2010 Dodge Ram HD Performance

$12,519 - $23,214

2010 Dodge Ram HD Performance Review

Note: This performance review was created when the 2010 Dodge Ram HD was new.


Performance: 8.8

Reviewers like the Ram 2500 and 3500's performance. They are almost unanimous in preferring the diesel engine over the gasoline HEMI V8. And while the Ram HD trucks aren't sharp handlers, they do all right for large trucks. Reviewers are also happy with how these trucks tow and especially like the available exhaust brake system, which helps prevent brake fade when towing. It's something that other trucks in the class don't offer.

  • "The primary goal of the HD this go-around, according to Chrysler, was to become the 'ultimate tow vehicle.' Thus, it is built on a de rigueur fully boxed ladder frame with coil springs up front, but in place of the coil-spring rear end found on the light-duty Ram 1500 are heartier, more conventional leaf springs." -- Car and Driver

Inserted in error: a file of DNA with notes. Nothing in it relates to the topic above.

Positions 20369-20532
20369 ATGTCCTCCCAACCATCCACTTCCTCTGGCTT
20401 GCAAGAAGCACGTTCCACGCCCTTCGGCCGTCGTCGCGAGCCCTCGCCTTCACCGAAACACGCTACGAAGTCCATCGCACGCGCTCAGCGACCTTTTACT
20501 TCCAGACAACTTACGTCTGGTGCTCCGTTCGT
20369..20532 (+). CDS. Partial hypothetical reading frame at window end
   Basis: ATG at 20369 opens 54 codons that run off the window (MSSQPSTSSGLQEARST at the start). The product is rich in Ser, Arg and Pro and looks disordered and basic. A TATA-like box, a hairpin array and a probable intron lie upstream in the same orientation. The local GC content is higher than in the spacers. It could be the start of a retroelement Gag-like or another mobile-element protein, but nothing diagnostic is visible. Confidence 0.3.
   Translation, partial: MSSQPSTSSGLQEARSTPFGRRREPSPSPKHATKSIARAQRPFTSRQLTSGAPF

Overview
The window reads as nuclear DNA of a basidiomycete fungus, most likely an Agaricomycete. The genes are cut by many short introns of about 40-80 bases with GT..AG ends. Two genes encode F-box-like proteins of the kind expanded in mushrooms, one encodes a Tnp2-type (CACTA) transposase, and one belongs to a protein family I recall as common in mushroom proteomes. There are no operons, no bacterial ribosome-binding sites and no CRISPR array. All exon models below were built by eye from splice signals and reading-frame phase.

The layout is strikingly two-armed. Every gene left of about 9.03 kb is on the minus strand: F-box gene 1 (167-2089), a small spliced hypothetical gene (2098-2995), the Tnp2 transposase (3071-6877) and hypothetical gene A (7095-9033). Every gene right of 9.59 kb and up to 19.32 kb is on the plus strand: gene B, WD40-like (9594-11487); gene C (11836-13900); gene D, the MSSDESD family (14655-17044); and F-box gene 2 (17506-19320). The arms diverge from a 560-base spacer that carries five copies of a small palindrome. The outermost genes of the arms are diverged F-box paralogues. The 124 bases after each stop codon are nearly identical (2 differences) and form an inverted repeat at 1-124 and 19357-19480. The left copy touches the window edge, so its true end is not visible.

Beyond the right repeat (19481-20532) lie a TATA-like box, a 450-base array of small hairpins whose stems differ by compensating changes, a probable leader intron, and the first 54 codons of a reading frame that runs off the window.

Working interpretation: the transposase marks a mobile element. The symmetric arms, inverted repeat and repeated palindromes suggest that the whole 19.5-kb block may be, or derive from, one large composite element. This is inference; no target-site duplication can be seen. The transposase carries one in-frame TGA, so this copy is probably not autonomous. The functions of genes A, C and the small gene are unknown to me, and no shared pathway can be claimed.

Acceleration and Power

The Ram HD trucks are available with two engines. The 2500 comes standard with a 383-horespower 5.7-liter HEMI V8 engine that makes 400 pound-feet of torque. Standard on the 3500 and optional on the 2500 is a 6.7-liter Cummins turbo diesel engine. The diesel makes 350 horsepower and 650 pound-feet of tourque.  The diesel comes standard with a six-speed manual, though an automatic with tow/haul mode is available. A five-speed automatic is standard with the HEMI.

Since these are heavy duty trucks, most reviewers recommend the diesel engine, both because it's powerful, but also because it's quiet, clean and efficient. Though diesels sometimes get panned for lacking the horsepower for passing maneuvers on the highway, most reviewers say that it's the case with the diesel in the Ram HD trucks.

Because of their size and weight, the Ram 2500 and 3500 are exempt from EPA fuel economy estimates.